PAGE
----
DENVER — A case that tests the boundaries of religious freedom and gay rights came to the Colorado Court of Appeals on Tuesday, with a suburban Denver baker urging judges not to force him to make cakes for same-sex couples because it would violate his beliefs.
But attorneys representing a gay couple who were denied a wedding cake in 2012 countered that allowing businesses to turn away customers through religious exemptions will facilitate future discrimination.
“Religious beliefs do not put the cake shop above the law,” argued Ria Mar, an American Civil Liberties Union attorney representing the couple. The court will issue a ruling later.
The case underscores how the already simmering tension between religious-freedom advocates and gay-rights supporters is likely to become more heated in the aftermath of the U.S. Supreme Court‘s landmark ruling last month legalizing same-sex marriage nationwide.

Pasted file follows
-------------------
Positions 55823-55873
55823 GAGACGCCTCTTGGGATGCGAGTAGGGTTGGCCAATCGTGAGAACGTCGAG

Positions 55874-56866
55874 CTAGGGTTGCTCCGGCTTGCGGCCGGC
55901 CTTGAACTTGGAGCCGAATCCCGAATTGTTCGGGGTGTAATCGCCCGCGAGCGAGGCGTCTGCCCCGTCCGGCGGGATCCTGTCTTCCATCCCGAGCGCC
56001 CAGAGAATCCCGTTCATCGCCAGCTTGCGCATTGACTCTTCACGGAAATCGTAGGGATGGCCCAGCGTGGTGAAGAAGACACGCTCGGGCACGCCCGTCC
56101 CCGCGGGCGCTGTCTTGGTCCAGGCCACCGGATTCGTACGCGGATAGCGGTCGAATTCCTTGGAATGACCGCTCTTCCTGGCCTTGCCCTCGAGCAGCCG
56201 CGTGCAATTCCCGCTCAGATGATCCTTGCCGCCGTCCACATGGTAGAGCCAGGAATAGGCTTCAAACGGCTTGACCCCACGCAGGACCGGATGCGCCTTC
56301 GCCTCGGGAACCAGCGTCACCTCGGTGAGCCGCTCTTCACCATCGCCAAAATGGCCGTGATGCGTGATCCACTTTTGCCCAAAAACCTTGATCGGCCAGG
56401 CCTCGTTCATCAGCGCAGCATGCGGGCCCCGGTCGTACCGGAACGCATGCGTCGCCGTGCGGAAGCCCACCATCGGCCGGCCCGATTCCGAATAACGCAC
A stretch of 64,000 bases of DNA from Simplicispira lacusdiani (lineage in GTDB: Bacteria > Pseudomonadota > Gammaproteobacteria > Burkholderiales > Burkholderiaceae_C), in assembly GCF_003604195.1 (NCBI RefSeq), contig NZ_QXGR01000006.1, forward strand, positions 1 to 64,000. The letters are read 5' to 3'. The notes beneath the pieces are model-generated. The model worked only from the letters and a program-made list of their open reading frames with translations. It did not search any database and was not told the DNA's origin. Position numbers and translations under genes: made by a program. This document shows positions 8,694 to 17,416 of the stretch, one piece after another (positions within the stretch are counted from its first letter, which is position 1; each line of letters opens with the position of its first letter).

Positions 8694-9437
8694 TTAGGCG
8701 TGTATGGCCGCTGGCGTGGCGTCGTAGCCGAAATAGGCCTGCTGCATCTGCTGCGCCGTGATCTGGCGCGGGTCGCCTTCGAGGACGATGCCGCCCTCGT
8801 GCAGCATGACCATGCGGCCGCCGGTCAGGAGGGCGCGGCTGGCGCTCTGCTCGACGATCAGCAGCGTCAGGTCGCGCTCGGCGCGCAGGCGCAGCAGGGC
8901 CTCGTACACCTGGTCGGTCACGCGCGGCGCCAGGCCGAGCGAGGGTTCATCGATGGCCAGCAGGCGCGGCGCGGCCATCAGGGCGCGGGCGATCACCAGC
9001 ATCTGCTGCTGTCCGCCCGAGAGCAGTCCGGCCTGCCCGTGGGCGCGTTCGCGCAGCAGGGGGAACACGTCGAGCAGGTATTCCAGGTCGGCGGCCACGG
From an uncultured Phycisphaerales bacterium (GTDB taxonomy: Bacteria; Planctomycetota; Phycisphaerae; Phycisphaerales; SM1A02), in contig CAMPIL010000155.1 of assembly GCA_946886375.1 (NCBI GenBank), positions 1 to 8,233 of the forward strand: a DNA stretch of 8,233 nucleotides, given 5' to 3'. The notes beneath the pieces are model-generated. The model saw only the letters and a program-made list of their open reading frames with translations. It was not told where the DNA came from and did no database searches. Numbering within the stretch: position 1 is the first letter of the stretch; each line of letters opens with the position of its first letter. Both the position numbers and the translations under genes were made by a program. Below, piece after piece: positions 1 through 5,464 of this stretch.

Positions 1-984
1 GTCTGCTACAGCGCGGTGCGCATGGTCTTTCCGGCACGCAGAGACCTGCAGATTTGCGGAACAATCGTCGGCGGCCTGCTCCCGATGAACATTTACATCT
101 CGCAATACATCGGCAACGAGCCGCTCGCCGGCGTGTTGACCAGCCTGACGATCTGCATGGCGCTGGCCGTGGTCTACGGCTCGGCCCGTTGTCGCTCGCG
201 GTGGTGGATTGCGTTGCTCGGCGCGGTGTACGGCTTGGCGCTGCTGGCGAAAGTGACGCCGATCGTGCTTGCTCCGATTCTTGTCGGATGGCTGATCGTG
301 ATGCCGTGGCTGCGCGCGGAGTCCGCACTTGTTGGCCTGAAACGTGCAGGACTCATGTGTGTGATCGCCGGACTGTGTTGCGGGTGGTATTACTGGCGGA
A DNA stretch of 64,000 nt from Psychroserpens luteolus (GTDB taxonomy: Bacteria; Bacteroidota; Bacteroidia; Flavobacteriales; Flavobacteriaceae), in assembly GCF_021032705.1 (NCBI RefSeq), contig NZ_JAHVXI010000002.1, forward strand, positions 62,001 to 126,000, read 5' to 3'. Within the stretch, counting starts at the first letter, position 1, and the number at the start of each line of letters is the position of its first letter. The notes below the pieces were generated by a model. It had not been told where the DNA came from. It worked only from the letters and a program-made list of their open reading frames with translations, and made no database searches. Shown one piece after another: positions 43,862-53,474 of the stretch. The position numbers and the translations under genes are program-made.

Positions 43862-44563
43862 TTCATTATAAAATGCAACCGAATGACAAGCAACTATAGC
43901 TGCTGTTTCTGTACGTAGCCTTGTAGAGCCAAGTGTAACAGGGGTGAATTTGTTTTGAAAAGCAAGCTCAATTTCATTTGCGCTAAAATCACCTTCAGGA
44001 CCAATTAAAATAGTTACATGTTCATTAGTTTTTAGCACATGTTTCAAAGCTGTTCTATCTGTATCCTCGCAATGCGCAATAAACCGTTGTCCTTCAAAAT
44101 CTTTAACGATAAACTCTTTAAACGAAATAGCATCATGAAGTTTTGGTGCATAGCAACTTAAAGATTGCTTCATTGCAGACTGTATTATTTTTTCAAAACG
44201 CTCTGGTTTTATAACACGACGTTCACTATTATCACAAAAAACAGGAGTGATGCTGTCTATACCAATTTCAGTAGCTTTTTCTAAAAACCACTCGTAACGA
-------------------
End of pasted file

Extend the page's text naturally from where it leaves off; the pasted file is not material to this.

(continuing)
“What the relationship is between that reality and sort of what that will mean for things like service provisions is where I think the battles will really be fought now,” said Melissa Hart, a law professor at the University of Colorado.
As gay rights gained greater acceptance in recent years, the Colorado case and others like it in other states have ignited a passionate debate over whether individuals can cite their beliefs as a basis for declining to participate in a same-sex wedding ceremony. In other states, gay couples have prevailed.
Last week, the owners of a Portland, Oregon-area bakery that declined to make a wedding cake for a gay couple two years ago were ordered to pay $135,000 in damages. Two years ago, the New Mexico Supreme Court ruled that a photographer who wouldn’t take pictures of a gay couple’s 2006 commitment ceremony violated the state’s anti-discrimination law.